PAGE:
Applying to college can be a grueling process. But applying to 50 colleges? That takes dedication – and that’s exactly what Michael Love has.
The senior at Cornerstone Health + Technology High School in Detroit set a personal goal in 2018 to apply to 50 colleges and get offered $500,000 in scholarships.
“Nobody told me to set those goals. I did that myself,” he says. “I stayed up until 12, 1 a.m. – late at night after basketball practice – just to do that.”
Now, as of March 2019, he’s been accepted into more than 40 of those schools and offered more than $400,000 in scholarships so far, with at least one school offering a full ride. As the acceptance letters poured in – from Oakland University to the University of Arizona, Georgetown College and other schools all over the country – Love celebrated each and every one.
“I’ve been excited every time,” he says, adding that he plans to study aerospace engineering. “A lot of students don’t even get $1 from a school. I’m just so blessed. It’s just been a blessing.”
And the Detroit student wants other high schoolers to experience the same thing. He believes male African-American students don’t always get the encouragement to focus on academics.
“I wanted to show the male community that it’s not all about sports, it can be academics too,” says Love, who participates in National Honors Society and other academic extracurriculars in addition to playing varsity sports.
In light of the recent college admissions bribery scandal, Love offered these six tips for high schoolers just starting the college application process.
1. Explore multiple colleges and programs
Go to as many college tours and admissions events as you can, Love recommends, to help you get a feel for what the school is like.
“It’s not all about the parties, and you’re gonna be doing a lot of work. You have to do a lot of studying,” he says. Plus, “you don’t have to go to a big school to have a good education.”
2. Get involved
Take part in extracurricular activities to help you discover your passions and stand out on applications. Love has been involved in many programs and “it’s helped me get in the community,” he says.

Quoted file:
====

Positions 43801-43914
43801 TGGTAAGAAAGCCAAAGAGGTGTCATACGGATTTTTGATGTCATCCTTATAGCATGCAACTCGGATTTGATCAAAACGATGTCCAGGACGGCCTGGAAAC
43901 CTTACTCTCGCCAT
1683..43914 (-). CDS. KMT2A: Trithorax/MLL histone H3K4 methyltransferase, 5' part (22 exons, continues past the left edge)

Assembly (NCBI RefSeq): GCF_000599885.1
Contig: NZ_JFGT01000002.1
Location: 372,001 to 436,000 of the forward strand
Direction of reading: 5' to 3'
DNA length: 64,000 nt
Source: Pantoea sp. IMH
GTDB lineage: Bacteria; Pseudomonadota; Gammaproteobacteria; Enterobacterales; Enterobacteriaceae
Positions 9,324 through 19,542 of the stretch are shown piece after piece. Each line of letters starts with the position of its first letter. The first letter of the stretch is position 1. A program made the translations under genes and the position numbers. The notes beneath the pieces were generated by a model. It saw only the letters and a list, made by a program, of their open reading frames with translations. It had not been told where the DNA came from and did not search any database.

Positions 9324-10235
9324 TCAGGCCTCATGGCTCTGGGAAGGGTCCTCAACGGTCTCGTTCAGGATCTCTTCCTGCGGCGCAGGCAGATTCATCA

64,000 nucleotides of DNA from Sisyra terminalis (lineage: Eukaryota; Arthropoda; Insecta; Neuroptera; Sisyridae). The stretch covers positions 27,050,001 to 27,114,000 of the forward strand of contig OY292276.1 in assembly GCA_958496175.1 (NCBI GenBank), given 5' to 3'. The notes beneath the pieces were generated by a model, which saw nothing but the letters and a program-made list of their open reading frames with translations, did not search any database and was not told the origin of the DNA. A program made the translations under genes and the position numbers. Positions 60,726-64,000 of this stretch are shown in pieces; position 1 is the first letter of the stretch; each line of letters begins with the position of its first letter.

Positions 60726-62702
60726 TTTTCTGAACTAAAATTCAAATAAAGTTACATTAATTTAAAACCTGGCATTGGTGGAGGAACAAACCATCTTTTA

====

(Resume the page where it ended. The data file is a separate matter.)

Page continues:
3. Study for admissions tests
Standardized test scores, like the ACT and SAT, matter – so don’t just wing it. Even if you aren’t the best test-taker (Love says he’s not), it helps to prep for these tests in advance. “Make sure you study,” he says.
4. Apply for scholarships
College costs are always rising, and every scholarship dollar counts, Love emphasizes. “You need to apply to scholarships as early as possible,” even before you start high school, he says.
“You might apply to 100 scholarships, but let’s say you just get one – that’s $500 or $1,000. Every one counts.”
5. Find a good-fit program
“Make sure you look at a major that fits you,” says Love, who initially wanted to study business but now plans to be an aerospace engineer and partner with places like NASA and Boeing.
“I (didn’t) find out what major I actually wanted to do until the summer of my 11th grade year, and I didn’t really push myself” at first, he says.
Once he got a chance to explore the inside of different aircraft, he realized aerospace engineering was the right program for him.
“Just make sure you want to go to a major or a program that fits to you,” he says.
6. Don’t stop pushing yourself
“You always have to inspire yourself, even when other people are not helping you,” Love says. “Just keep pushing yourself, and it can add up in the long run.”